When he insisted on buying me another drink, I resigned myself to being a sympathetic ear for a little while longer. However, when he snaked his arm around my waist, I pulled away. That’s when I told him about Jeff, my boyfriend in the Marines whom I’d fabricated for just such occasions.
‘Is he here tonight?’ the guy asked belligerently. ‘If not, what he doesn’t know won’t hurt him.’ He reached for me again and I spun away, irritated.
‘Sorry. Look, I’m here with friends,’ I said firmly. ‘I really must get back to them.’ He stalked off with a few more choice epithets. Could he have followed me home that night and been doing so ever since? The thought chilled my bones. It was terrifying to think someone I’d met might wish me harm.
‘What about that guy you went out with a while ago? You know, the gorgeous, dark one who was a bit off the rails. What was his name?’ Madison’s voice interrupted my thoughts.
‘Ewan Jacobs.’ I knew who she meant. He was good-looking and definitely wild. Our relationship was erratic, to say the least, and ended when I suspected he was taking drugs. He wasn’t one of my better choices. Now, I put it down to my rebellious phase.
‘Yeah, Ewan. I reckon he’d be the type to hold a grudge. He always acted like the world was against him. Had a bit of temper too … and you did finish with him, not the other way around.’
I filtered through the possibility. ‘No,’ I said, ‘I can’t see it. That was all done and dusted ages ago and I haven’t seen him since we broke up. Anyway,’ I smiled as something occurred to me, ‘it definitely couldn’t be him. You know what he was like. He wouldn’t have been seen dead driving an old, blue Peugeot!’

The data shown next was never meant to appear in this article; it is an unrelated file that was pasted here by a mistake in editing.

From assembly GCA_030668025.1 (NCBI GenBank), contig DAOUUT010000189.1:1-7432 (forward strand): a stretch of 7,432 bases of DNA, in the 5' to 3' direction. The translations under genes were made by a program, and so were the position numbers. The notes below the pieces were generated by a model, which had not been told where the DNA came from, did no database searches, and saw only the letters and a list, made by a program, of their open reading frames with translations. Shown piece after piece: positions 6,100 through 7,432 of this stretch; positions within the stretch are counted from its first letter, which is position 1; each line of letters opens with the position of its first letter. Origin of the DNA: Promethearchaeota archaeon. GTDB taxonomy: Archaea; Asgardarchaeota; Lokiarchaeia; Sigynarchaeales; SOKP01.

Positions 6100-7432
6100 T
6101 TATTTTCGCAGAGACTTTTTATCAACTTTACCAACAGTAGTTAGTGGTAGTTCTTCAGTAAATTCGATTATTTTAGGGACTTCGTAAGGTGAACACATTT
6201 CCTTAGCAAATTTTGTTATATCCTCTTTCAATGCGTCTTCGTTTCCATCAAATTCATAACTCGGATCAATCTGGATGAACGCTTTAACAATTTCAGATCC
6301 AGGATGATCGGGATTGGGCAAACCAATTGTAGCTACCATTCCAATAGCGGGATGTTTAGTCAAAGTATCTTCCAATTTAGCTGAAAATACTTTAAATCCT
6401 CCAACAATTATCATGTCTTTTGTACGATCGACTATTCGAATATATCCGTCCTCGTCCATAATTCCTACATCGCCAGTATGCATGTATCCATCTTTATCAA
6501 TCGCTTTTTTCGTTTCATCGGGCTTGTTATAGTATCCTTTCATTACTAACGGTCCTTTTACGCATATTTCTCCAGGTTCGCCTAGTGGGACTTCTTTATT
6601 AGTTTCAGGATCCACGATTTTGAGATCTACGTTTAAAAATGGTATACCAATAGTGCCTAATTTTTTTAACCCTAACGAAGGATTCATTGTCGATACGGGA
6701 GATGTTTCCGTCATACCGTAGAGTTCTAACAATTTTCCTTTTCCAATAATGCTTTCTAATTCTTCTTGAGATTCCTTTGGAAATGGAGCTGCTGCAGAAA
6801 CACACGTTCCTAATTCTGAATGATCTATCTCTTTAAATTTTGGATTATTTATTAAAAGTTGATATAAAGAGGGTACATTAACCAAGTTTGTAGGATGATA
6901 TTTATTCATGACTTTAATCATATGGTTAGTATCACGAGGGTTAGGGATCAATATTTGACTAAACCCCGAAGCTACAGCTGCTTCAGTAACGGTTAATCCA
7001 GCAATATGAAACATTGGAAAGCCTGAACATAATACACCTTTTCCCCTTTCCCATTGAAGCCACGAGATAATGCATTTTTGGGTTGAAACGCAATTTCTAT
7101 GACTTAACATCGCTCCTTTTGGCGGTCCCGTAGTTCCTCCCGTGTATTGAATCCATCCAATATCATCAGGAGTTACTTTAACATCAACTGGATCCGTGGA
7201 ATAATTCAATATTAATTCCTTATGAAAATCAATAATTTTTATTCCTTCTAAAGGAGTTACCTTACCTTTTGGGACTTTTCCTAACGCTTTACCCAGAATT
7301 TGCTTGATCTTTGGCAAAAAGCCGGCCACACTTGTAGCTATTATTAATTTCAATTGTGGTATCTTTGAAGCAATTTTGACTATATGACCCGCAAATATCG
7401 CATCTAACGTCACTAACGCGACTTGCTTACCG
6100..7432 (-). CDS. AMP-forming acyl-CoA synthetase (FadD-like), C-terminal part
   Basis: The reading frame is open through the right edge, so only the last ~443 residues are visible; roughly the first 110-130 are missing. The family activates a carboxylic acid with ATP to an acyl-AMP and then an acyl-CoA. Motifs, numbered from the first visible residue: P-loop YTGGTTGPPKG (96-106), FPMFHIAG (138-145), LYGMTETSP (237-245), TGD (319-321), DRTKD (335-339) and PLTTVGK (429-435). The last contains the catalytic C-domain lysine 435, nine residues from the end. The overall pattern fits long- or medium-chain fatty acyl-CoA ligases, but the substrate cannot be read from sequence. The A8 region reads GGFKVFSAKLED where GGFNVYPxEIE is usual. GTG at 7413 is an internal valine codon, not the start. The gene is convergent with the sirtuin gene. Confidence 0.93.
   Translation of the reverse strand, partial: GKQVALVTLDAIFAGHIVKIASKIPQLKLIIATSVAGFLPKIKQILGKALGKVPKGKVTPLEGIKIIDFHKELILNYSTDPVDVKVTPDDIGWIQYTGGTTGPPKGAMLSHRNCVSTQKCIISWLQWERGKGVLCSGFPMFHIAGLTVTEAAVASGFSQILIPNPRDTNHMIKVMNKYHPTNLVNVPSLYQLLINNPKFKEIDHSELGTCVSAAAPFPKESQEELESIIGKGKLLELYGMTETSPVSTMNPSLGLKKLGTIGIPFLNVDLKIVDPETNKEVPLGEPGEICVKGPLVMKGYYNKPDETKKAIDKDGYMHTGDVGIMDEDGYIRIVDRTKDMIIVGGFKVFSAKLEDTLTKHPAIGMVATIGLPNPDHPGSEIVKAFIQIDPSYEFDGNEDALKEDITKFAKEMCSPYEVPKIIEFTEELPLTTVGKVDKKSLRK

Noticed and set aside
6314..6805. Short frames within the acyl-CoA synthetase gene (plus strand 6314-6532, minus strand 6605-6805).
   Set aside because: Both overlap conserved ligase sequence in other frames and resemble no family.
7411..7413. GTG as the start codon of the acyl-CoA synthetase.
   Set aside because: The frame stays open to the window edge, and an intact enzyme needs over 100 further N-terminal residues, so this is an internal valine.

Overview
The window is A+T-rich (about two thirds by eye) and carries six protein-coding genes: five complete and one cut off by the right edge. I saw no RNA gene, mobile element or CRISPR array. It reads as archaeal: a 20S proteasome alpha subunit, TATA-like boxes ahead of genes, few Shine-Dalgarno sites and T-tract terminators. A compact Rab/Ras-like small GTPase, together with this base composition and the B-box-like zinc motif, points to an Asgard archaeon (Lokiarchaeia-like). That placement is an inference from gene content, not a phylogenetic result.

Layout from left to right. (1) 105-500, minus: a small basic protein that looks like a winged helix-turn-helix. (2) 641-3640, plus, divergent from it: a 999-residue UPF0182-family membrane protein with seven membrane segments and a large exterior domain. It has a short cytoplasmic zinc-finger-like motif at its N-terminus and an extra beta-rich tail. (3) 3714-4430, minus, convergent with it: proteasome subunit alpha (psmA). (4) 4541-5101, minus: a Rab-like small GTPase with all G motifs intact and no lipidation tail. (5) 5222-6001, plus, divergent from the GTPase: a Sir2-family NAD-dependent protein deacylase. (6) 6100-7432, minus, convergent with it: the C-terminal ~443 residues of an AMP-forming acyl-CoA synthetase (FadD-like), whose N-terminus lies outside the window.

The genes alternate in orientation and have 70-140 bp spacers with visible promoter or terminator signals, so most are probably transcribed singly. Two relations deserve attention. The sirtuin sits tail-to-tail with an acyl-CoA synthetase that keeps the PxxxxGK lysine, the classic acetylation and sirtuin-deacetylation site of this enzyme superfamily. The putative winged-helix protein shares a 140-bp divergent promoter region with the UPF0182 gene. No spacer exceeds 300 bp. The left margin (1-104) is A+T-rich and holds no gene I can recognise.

‘Good point. Well, I suppose it could be some random weirdo.’
‘Cheers for that happy thought.’
‘Sorry.’ She pushed back her chair. ‘Look, let’s go and hit the sales. A bargain will help you forget your troubles.’
My heart wasn’t really in it but I made an effort for Madison’s sake and relaxed as the day wore on. Initially, I found myself scanning fellow shoppers for anyone who might be paying me undue attention but soon wearied of the task. I’d never make a detective, I thought, trudging back to my car, laden with purchases, at the end of the day. Madison insisted on accompanying me to the car park and together we scoured the ranks of cars on the same level of the multi-storey. To my relief, there was no blue Peugeot with a dented bumper.
‘Right,’ said Madison, giving me a farewell hug. ‘If you see that car following you on the way home, I want you to turn around and come straight back to mine. Then we’ll phone the police together.’ She paused and gave me a stern look. ‘And make sure you’re extra vigilant at home too.’
‘Yes Mum.’ I tried for a confident smile but it fell a little short. In truth, my nerves had started jangling as the return journey loomed closer. I threw the bags onto the back seat of the car and slid behind the wheel. ‘I’ll phone when I get home.’
‘Make sure you do.’
Madison watched as her friend folded her tall, curvy frame into the driver’s seat and pushed her long, blonde hair behind her ears. With a final wave, Anna turned the key in the ignition and steered towards the exit.
‘Safe journey home,’ Madison called as the black Fiesta disappeared from view.
Balancing her many shopping bags on one arm, she reached for her phone from the capacious depths of her brown, leather handbag. As usual, prickles of guilt fluttered in her chest as she scrolled through her contacts.
‘Sorry Anna,’ she murmured while she waited for her call to be answered, ‘but it’s for your own good.’